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  • Saddleback Caterpillar - (Acharia stimulea)

    Saddleback Caterpillar - (Acharia stimulea)

    It is prudent to avoid touching something that looks so strange. Saddleback Caterpillars have stinging spines.

    Staff Writer (8/4/2017): The Saddleback Caterpillar is covered in short hairs that sting when touched and contact can sometimes leave a rash on its human victim. It is a member of the Slug Caterpillar Moth family and has traded in some of their legs for suckers. This allows them to defy gravity and walk along the underside of leaves and branches when feeding. They are not picky eaters and will feed on a variety grasses, trees and shrubs.

    This highly unusual caterpillar becomes a dark brown moth as an adult. The when wings are opened flat, you can see that the moth has a small white spot on its forewings near its body and then two or three white spots near the tips of the wings. The summer season is its most active time of year.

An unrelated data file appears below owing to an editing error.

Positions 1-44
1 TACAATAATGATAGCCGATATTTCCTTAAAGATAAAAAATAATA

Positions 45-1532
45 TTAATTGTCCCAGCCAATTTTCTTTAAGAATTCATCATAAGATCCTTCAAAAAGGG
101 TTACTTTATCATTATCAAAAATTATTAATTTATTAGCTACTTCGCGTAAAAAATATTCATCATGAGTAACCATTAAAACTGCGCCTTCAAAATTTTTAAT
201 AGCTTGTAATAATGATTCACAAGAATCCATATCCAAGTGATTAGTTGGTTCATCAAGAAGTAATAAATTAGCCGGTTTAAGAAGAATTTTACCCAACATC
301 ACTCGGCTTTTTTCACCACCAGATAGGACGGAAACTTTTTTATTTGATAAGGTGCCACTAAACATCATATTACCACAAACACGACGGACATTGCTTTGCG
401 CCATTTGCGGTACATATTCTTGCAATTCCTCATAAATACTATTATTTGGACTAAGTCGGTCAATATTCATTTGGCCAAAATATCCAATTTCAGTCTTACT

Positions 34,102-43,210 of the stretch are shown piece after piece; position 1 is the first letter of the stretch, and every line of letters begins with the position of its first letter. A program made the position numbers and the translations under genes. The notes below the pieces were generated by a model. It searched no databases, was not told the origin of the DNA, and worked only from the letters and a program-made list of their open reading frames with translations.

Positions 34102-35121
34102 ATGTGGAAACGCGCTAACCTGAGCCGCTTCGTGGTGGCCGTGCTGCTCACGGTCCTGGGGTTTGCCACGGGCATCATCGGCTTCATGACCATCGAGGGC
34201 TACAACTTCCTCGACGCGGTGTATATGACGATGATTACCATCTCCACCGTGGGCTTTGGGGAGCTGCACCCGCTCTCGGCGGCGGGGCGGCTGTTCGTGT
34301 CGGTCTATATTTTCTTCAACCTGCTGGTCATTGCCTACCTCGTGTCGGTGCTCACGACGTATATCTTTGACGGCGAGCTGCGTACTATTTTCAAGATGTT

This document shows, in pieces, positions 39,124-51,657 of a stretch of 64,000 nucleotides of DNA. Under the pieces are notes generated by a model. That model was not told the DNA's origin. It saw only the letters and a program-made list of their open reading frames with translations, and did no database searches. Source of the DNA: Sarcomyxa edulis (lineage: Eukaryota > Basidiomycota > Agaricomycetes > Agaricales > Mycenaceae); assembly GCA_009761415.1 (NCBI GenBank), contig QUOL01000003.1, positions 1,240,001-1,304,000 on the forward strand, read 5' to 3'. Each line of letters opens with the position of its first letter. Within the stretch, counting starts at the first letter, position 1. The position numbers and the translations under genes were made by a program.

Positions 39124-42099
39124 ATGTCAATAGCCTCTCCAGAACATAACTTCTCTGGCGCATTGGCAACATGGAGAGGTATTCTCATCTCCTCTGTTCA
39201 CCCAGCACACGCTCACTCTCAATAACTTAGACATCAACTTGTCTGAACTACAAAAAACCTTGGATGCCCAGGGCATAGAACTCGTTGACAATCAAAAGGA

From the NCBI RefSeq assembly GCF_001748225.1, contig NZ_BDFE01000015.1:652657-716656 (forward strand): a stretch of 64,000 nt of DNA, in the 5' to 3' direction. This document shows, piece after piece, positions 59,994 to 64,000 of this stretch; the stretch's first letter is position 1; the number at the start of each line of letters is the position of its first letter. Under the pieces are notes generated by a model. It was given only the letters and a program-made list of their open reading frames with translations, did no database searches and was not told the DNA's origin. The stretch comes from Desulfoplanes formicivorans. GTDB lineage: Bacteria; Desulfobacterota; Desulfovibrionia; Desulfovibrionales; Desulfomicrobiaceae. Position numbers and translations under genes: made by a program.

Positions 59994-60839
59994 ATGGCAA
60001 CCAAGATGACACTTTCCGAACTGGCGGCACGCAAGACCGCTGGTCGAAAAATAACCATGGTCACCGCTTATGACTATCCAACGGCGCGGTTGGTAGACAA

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    Details of the:
    Saddleback Caterpillar

    Category: Butterfly or Moth
    Common name: Saddleback Caterpillar
    Scientific Name: Acharia stimulea

      Kingdom: Animalia
       Phylum: Arthropoda
        Class: Insecta
         Order: Lepidoptera
          Family: Limacodidae
           Genus: Acharia
            Species: stimulea

    Size (Adult, Length): 26mm to 46mm (1.02in to 1.81in)

    Identifying Colors: green; brown; white; black

    Additional Descriptors: flying, stinging, spots

    North American Reach (Though Not Limited To*): Alabama; Connecticut; Delaware; Florida; Georgia; Illinois; Indiana; Iowa; Kentucky; Louisiana; Maine; Maryland; Massachusetts; Michigan; Minnesota; Mississippi; Missouri; New Hampshire; New Jersey; New York; North Carolina; Ohio; Oklahoma; Pennsylvania; Rhode Island; South Carolina; Tennessee; Texas; Vermont; Virginia; West Virginia; Wisconsin; Mexico

    * Keep in mind that an insect's reach is not limited by lines on a map and therefore may appear in areas/regions/states beyond those listed above.

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